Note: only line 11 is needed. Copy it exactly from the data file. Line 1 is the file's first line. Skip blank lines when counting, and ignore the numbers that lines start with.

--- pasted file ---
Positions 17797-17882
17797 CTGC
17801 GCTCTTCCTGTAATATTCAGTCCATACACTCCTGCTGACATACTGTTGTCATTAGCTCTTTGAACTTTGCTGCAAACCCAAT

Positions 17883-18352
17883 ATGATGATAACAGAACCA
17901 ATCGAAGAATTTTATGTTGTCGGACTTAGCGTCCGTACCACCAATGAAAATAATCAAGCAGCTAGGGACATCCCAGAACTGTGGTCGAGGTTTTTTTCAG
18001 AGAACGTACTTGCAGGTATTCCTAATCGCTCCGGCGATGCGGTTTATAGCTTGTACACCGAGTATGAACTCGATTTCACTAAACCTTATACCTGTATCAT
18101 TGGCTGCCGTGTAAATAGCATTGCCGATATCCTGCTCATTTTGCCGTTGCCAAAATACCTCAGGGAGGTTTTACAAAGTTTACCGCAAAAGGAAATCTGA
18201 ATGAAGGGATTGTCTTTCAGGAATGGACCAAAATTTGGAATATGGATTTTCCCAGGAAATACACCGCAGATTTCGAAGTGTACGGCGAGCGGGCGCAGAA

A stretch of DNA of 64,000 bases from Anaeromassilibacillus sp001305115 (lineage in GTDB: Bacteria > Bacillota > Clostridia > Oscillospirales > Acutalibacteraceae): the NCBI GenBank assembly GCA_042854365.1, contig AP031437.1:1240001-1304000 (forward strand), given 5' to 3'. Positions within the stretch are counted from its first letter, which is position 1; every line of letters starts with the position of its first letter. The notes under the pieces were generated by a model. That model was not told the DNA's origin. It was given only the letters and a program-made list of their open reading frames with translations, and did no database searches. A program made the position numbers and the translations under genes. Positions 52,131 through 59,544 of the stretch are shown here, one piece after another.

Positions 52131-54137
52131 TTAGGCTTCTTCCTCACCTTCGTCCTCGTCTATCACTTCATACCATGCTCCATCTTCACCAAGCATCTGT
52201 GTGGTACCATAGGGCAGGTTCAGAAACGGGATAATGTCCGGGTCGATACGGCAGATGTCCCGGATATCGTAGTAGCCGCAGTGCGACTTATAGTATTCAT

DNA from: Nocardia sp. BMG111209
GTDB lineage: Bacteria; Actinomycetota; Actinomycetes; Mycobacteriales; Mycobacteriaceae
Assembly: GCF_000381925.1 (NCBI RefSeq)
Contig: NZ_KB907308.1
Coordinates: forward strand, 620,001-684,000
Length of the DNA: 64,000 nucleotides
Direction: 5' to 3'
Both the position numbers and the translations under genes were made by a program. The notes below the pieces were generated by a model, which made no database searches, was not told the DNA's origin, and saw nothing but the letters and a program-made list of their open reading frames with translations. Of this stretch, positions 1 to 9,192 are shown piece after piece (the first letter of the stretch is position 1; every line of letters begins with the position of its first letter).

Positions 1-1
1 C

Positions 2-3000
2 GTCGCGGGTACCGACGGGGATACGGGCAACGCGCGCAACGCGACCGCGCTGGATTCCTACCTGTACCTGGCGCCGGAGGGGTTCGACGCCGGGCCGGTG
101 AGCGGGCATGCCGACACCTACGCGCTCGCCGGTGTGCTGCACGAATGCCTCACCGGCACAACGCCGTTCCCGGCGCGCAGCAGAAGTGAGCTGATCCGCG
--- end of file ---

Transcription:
Positions 52131-54137